Anastasia and Drizella

Anatasia

I haven’t had new tennis shoes in three years.  I wore mine to play golf in this week, because I also don’t have golf shoes.  After traipsing around the wet course, they smelled like damp, sour dog.  I tossed them in the washing machine – when I got them out, they smelled like damp, sour dog with a cascade of Cheer on top.

When I run, it’s like I’m standing on hard French toast; the bones in my knees rubbing together, cartilageless.

We live off Ridge Road, that’s where I jog.  The Meredith College coeds wiz by me each fall, their neon Nikes smokin’.

“Hey, hey.  Yea you – hotty!  The one with the pink jog bra and green sneakers –  these tennis shoes are three years old.  That’s why you passed me!  Oh, and my walkmans not working either – I run slower without my tunes.”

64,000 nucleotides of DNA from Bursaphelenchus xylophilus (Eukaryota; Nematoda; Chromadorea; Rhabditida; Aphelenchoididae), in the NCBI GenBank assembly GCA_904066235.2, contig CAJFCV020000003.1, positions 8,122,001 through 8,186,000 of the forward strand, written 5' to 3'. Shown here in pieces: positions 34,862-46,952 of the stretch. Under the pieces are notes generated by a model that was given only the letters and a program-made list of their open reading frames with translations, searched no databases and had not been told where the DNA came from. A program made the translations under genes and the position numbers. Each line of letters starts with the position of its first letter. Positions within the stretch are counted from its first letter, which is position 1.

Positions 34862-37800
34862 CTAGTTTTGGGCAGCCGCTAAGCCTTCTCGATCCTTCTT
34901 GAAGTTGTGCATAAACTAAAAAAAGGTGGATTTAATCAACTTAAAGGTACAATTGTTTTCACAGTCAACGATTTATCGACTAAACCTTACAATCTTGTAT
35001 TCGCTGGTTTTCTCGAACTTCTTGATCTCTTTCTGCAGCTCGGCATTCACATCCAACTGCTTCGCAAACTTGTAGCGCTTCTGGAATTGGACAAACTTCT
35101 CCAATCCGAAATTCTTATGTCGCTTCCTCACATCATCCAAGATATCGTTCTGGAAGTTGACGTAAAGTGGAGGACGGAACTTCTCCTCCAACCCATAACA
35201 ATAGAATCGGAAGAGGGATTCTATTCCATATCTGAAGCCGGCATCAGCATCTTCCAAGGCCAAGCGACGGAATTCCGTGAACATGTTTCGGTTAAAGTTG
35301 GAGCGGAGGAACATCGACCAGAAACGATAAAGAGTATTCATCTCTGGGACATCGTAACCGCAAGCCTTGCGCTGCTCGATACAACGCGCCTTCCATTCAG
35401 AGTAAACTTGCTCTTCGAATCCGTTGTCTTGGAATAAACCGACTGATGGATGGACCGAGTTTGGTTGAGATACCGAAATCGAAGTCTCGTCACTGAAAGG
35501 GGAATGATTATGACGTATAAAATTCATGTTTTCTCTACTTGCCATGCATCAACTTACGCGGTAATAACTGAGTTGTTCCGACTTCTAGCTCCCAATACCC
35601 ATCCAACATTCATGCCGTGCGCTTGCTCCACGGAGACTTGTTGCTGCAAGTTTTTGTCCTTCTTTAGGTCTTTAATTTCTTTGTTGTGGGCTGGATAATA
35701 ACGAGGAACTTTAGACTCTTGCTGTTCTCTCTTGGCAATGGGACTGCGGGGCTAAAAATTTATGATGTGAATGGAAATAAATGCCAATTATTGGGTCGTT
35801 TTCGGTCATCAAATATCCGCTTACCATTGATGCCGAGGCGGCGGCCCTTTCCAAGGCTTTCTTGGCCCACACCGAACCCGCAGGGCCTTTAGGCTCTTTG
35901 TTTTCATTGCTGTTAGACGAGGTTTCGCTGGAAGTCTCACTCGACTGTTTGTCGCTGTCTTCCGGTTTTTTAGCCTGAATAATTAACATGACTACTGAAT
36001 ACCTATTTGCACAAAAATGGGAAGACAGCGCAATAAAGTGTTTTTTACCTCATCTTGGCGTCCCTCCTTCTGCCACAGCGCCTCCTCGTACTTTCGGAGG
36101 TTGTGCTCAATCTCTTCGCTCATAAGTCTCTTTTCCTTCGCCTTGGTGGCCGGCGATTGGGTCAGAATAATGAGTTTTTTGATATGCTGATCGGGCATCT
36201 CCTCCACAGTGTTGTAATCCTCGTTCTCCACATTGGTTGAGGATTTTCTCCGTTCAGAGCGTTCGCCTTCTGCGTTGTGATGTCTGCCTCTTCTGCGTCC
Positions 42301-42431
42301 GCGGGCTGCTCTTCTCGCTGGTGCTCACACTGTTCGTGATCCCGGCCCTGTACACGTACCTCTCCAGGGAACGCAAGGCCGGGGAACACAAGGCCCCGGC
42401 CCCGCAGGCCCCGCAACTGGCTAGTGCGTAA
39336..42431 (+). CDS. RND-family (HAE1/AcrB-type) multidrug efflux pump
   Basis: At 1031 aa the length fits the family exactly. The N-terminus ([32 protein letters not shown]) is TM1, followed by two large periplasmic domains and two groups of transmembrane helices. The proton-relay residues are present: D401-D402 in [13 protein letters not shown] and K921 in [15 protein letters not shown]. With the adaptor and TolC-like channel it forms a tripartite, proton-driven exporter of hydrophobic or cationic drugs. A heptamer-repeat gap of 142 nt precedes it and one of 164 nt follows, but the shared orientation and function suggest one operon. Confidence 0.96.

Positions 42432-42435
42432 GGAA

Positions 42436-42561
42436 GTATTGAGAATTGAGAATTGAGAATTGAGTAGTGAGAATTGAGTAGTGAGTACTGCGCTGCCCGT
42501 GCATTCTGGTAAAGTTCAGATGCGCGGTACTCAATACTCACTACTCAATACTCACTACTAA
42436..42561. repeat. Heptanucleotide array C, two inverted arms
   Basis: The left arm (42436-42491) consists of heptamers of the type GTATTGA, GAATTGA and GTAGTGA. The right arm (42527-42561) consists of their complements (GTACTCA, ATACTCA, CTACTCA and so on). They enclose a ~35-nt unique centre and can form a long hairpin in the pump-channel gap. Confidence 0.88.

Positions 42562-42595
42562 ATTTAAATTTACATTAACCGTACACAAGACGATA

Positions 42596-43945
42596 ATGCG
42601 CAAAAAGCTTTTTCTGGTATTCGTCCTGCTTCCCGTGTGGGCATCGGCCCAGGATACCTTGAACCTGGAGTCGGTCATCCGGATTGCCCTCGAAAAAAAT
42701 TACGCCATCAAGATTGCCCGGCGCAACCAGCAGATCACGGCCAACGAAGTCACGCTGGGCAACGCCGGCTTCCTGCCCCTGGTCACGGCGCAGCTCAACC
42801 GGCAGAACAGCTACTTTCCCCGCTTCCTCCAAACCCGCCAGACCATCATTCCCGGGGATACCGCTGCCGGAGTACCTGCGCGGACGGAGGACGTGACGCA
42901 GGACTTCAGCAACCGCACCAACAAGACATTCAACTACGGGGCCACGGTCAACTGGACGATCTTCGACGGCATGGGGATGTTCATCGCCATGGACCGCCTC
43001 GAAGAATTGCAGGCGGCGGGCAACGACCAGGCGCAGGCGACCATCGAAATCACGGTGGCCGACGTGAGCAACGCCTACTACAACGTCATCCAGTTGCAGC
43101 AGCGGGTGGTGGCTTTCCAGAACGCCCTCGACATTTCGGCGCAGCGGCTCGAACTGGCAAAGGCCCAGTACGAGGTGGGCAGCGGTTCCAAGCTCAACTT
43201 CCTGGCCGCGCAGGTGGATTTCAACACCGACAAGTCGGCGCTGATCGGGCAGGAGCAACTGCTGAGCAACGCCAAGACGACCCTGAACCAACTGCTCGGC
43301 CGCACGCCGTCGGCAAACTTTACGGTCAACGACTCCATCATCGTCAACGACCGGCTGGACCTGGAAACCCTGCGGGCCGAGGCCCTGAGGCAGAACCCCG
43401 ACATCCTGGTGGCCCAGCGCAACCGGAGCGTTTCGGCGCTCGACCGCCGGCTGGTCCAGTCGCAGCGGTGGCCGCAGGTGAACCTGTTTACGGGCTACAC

My girls, on the other hand, all have nice new shoes for school.  As long as I can remember, they’ve always worn Nikes.  I also remember them being around $40.

This year, we walked into the Kids’ Footlocker and picked out a couple of pairs, one for Stephanie, one for Michelle.  I didn’t even notice the price, assuming they’d be around the same as previous years.  When we got to the register, cha-ching!  “That’ll be $148.00.”

“Say what?  Last year it was less than $100 for two.  What’s up?  Nike move their plant to the US or something?”

“Well, both of your daughters are now a size 5.  That’s an adult size.”

“But this is a kids’ store.”

“Well, we sell adult sizes too.”

“And charge adult prices.  Can you shove them in a 4?  Stephanie, Michelle, act like Anastasia and Drizella.  They’re bringing out smaller shoes.  Cram that foot it!”

Geeze.  Pretty soon no more child menus either.  And just think.  At one time I wanted four.

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